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Georgia Chamber of Commerce maps out action plan through 2030
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Marisa Simpson, director of regional community relations and economic development at AGL Resources, listens in as Georgia Chamber of Commerce President and CEO Chris Clark delivers his speech Tuesday morning at the Chattahoochee Country Club during the Georgia Chamber interactive breakfast meeting.

The Georgia Chamber of Commerce is mapping a plan of action for the next 14 years, and it came to Gainesville on Tuesday to solicit ideas. It plans to contact 7,500 to 10,000 Georgians as part of Georgia 2030.

The Gainesville breakfast was the 24th meeting around the state held by the chamber. It was at Chattahoochee Country Club and attracted 80 to 90 people.

Chris Clark, president of the Georgia chamber, presented a “snapshot” of demographic projections for the state and for Northeast Georgia, and he asked the audience members to answer a string of questions about business, social and political issues. Participants used their cellphones to respond to the questions, and the results were displayed on a screen at the front — moving back and forth in percentages as people responded.

The meetings starting early in May, and the final one is set for Macon in late August. Clark said the University of Georgia also has conducted one phone survey and will do one more as part of the process.

The chamber expects to make the results of the surveys and meetings public in January, Clark said. He said the chamber board believes it “can keep people focused” in the state on the issues for the next 14 years.

Introducing the process, Clark said the state chamber celebrated its 100th anniversary in 2015. He said the chamber had another “visioning” process in 1916.

Some of the goals then were quickly met, he said, such as establishing the Georgia Department of Transportation to focus on building and paving roads.

Other goals took longer, he said, more than a little tongue in cheek. One goal was to become a major source of moviemaking. “That was 1916, you all,” Clark said.

He noted the moviemaking success “took a while.” Now, Georgia has a $9 billion industry in movies, he said.

The chamber board decided “let’s do it again. Let’s go out around the state and ask people for their ideas,” Clark said.

He first provided some demographic information to demonstrate “how Georgia’s going to change” by 2030.

The percentage of senior citizens in the state is expected to increase by more than 50 percent, and millennials will increase by about 20 percent, he said.

In the Northeast Georgia region, the eastern half of the state and north of Hall and Forsyth counties, he said the population is expected to increase by 153,000.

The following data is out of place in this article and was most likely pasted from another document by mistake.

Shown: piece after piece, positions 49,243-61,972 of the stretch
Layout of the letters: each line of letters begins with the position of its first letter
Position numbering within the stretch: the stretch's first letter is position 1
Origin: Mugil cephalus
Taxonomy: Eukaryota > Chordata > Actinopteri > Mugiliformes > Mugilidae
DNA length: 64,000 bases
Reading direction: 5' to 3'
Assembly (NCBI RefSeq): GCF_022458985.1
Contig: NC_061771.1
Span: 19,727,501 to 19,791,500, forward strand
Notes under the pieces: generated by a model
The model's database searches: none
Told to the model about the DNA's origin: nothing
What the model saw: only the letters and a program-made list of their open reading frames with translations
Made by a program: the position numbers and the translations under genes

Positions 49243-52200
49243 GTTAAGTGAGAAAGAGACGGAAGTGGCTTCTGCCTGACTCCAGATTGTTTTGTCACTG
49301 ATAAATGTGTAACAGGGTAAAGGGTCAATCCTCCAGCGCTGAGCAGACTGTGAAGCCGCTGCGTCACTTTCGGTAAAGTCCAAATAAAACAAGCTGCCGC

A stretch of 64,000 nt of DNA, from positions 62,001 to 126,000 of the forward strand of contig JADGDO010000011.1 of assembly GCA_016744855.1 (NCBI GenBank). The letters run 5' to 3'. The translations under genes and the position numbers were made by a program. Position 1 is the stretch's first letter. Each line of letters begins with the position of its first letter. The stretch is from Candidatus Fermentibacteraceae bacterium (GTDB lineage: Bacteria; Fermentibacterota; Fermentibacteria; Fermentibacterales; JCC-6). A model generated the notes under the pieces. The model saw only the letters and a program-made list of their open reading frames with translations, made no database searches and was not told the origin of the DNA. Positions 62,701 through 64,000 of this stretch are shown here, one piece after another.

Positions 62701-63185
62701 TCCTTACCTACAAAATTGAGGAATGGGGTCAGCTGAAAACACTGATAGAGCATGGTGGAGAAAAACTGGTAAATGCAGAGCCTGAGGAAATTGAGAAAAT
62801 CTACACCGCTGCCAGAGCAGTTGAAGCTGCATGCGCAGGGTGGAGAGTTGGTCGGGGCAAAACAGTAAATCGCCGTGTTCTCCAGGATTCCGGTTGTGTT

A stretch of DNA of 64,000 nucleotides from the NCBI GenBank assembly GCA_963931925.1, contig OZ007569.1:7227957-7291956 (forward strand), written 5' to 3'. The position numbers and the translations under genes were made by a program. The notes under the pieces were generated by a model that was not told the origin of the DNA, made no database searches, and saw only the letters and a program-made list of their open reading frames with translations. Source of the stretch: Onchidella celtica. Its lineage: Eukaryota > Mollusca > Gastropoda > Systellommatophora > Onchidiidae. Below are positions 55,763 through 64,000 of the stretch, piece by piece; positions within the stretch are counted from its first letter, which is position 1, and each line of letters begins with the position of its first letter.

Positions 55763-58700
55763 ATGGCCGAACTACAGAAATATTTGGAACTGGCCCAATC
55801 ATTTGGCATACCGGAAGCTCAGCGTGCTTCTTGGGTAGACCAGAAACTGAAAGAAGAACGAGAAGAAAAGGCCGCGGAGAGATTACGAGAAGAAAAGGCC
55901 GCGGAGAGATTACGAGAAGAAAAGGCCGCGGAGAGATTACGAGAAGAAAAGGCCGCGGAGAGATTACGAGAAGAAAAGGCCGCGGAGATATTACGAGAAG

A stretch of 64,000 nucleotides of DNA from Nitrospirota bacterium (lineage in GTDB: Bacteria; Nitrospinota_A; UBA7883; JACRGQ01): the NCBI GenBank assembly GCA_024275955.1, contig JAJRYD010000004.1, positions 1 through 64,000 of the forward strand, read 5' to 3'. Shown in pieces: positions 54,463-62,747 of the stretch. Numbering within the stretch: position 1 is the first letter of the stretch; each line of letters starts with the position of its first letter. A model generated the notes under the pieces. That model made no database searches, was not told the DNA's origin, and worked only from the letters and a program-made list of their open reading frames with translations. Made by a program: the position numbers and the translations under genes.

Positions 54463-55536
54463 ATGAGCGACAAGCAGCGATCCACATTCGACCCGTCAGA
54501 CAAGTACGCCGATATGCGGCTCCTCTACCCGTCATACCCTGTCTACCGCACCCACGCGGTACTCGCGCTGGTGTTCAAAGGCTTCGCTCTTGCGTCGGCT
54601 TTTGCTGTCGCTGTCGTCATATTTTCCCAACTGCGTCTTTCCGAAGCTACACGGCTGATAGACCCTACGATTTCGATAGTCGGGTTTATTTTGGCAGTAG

About 100,000 of that is expected in Forsyth County and another 37,000 in Hall County.

Clark said the time frame for the changes is 14 years — “right around the corner.”

“The magic group,” Clark said, is millennials, which is projected to increase about 28 percent. “That’s the workforce,” he said.

But that increase is “not nearly what you’re going to need,” Clark warned.

He said the area will need about 40,000 more jobs by 2030 to maintain the current economy — a number he called “doable.”

However, he also said the region will have about 65,000 retirees in nine years.

“That’s a huge number for this region. That’s a game-changer,” he said.

The survey questions were about:

• Quality of life issues

• What skills businesses need in workers

• What helps with poverty

• Whether trade is good or bad

• How easy or hard it is to create new businesses in Georgia

• How participants see themselves politically from very liberal to very conservative

The final question asked participants to type in words for subjects they view as most important in the future.

The major topics were education, workforce and development, but a host of others were included — taxes, infrastructure, diversity, regulation, maybe as many as 20 subjects.

“Everywhere we’ve been education has been the dominant one,” Clark said. “You guys have been much more balanced.”

Clark told the group the basics of economic development have changed.

“Whoever has the talent will win,” he said. “When most of us were starting out, we moved wherever the work was.” That no longer is the case, he said.

Clark said the Atlanta chamber is spending $20 million to recruit millennials to the area.

The key now for job development, he said, is “to be attractive to the next generation of workers.”

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